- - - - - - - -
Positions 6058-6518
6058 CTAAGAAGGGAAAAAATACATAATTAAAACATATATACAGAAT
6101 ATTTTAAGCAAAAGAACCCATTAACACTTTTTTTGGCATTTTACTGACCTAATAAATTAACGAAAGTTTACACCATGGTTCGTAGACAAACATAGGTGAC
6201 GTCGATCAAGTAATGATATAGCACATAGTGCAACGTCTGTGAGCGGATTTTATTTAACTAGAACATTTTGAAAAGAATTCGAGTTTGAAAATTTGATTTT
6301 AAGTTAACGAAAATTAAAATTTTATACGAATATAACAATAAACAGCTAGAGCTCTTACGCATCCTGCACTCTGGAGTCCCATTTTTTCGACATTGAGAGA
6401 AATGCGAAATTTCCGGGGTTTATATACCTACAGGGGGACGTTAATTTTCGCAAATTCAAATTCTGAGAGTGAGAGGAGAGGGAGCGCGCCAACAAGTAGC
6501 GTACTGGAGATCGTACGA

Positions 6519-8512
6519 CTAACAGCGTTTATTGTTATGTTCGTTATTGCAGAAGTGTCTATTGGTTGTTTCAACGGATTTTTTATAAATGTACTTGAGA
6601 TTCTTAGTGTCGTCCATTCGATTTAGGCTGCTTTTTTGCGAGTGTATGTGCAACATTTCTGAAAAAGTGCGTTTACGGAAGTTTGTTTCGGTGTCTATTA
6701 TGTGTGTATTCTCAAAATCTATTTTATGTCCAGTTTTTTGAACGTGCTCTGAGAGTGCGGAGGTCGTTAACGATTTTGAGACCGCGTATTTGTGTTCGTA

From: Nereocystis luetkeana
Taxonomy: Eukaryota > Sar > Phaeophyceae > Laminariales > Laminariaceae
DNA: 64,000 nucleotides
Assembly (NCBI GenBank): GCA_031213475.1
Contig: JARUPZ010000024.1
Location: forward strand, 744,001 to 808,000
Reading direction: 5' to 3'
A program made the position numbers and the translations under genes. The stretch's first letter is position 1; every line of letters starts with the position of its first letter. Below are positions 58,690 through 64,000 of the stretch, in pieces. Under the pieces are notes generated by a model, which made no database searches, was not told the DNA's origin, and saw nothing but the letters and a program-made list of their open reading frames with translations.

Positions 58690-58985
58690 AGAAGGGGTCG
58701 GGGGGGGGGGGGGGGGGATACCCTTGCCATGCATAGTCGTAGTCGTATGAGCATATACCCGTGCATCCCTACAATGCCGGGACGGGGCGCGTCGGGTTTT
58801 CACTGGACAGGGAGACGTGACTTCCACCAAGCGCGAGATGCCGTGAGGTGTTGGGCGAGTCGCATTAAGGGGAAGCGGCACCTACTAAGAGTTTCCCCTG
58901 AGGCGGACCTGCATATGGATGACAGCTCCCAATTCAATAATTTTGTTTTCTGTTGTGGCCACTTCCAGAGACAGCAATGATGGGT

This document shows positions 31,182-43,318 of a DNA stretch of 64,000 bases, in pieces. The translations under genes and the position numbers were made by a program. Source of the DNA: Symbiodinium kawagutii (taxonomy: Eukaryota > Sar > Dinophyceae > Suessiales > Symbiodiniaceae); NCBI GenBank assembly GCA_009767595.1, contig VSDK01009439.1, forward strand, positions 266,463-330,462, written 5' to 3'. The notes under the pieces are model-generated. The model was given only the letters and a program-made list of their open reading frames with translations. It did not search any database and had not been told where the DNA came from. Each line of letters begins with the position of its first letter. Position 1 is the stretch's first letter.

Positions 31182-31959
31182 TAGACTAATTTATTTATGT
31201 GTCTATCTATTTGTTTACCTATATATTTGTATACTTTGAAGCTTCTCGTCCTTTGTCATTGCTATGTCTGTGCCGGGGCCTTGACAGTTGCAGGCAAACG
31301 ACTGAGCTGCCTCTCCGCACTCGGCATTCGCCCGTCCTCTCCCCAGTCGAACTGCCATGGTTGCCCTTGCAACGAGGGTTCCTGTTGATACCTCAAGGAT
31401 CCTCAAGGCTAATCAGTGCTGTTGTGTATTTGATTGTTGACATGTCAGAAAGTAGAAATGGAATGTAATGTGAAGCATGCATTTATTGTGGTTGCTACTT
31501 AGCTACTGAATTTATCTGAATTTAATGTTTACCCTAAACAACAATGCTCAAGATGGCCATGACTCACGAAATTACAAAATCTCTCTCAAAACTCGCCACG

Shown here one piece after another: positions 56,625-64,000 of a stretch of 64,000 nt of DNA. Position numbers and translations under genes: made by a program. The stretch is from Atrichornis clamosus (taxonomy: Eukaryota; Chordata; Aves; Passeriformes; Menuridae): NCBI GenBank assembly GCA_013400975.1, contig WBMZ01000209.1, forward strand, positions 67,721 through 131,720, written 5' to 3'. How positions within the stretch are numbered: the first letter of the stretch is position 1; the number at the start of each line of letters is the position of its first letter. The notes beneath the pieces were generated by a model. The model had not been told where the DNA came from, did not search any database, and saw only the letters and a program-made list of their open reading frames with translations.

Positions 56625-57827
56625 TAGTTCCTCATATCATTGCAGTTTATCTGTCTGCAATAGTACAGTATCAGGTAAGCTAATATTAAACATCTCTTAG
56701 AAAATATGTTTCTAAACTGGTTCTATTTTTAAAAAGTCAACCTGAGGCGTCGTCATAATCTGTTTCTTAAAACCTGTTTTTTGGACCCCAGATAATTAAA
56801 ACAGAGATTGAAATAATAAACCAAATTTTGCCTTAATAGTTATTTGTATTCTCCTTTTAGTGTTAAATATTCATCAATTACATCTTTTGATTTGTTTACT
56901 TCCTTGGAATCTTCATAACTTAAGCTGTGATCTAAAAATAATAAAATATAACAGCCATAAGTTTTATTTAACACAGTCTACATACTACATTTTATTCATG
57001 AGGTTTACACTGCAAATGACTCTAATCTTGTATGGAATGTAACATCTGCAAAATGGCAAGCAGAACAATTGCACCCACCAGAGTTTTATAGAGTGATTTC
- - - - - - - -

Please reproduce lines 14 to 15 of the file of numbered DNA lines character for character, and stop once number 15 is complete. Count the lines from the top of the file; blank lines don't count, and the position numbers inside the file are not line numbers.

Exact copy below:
DNA: 64,000 nucleotides
Assembly (NCBI GenBank): GCA_031213475.1